Some people try to separate the material world from the spiritual. This attempt has its roots in Gnosticism and is rejected by the Word of God. In I Corinthians 6:19 we read, “Or do you not know that your body is the temple of the Holy Spirit who is in you, whom you have from God, and you are not your own? For you were bought at a price; therefore glorify God in your body and in your spirit, which are God’s.”

The reason I bring this up is because God’s glory is at stake in the way we treat and use our body. This fleshly, material thing we call our body belongs to God. It is not our own. It has been given to us to use in this material world to interface with the world around us and to interact with others. It is not evil as the Gnostics teach. It is not to be used for our own sinful purposes, but to demonstrate the glory of the almighty creator God.

Scripture brings the goal of glorifying God right down to the nitty gritty of our life in our body in this physical world.

Monday, August 20, 2007

Jesus' High Priestly Prayer -- Part 2

We’re continuing our series of thoughts on Jesus’ high priestly prayer of John 17.

In the next phrase of Christ’s prayer He says that the “hour has come.” At least three times (John 7:6 John 2:4 John 7:30) the Scripture says that His hour had not yet come. Here though the time has come. The whole purpose of His coming was to die on the cross to pay the penalty of sin. That time was upon Him at that very moment. The crucial events immediately leading up to the crucifixion had begun. This was it.

It’s interesting though to observe the way He describes this hour. It is the hour of His glorification. Sometimes we look at the betrayal of Christ and His rejection by the people and His ultimate crucifixion as anything but glorious. But to Jesus and to God, this was what it was all about. This was the purpose for his coming. In John 12:27 Jesus’ soul is described as troubled and Jesus says clearly that for this purpose He had come to this hour. The glory of God is revealed in the cross and to unpack all of that would take an entire book, but what strikes me as crucial is what Romans 3:26 says. The cross was a demonstration of the righteousness of God in that God was just in His condemnation and judgment of sin and at the same time gracious in that He is able to justify those who have faith in Jesus.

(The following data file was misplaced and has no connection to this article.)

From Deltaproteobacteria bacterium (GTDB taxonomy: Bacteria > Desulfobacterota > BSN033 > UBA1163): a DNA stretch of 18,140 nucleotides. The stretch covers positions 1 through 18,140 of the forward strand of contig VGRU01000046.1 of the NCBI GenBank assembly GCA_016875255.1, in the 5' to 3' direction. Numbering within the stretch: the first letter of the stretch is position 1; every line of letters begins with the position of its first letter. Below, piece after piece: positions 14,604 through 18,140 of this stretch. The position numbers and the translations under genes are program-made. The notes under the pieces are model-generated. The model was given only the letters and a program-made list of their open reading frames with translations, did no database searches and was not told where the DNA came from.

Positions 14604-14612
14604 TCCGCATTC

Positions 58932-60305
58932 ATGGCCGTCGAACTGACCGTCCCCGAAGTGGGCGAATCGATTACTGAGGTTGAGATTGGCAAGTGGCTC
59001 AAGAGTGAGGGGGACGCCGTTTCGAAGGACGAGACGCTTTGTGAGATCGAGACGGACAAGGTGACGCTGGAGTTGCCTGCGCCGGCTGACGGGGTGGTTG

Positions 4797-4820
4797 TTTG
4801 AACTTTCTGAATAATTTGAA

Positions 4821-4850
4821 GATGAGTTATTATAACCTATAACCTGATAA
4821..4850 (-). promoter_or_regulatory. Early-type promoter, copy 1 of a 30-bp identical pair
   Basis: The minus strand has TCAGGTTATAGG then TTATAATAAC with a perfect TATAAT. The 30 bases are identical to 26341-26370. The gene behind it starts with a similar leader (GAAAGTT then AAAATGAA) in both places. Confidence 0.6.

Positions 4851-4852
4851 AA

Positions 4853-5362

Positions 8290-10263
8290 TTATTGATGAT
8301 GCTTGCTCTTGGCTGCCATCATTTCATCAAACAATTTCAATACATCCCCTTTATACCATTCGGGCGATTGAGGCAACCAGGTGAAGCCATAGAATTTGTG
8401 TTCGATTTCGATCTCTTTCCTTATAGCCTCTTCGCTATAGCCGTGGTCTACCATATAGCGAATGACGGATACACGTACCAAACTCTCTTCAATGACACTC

To me this is the glory of the Gospel. Some people look at God as a kind loving grandfather figure who lovingly embraces all. And while that picture has some sentimental beauty, it does not accurately show forth the glory of God’s righteousness and justice. Who else but God could have thought of a means whereby both aspects of His glory could be shown in one event!

Saturday, August 18, 2007

Jesus High Priestly Prayer - Part 1

I’m enjoying a beautiful Michigan day while listening to a Brahms symphony on my ipod and taking some time to think and meditate on the Word of God in preparation for teaching Sunday School tomorrow. This is blueberry country and our daughter gave us some blueberry flavored coffee for our anniversary and so I am enjoying that as well.

We’re studying John 17 in our adult Sunday School class and so this passage is dominating my thinking during this stretch of the late summer.

This passage is often referred to as our Lord’s high priestly prayer. Given the fact that He is praying for all of those His Father had given Him, we can understand why people have given the passage this heading.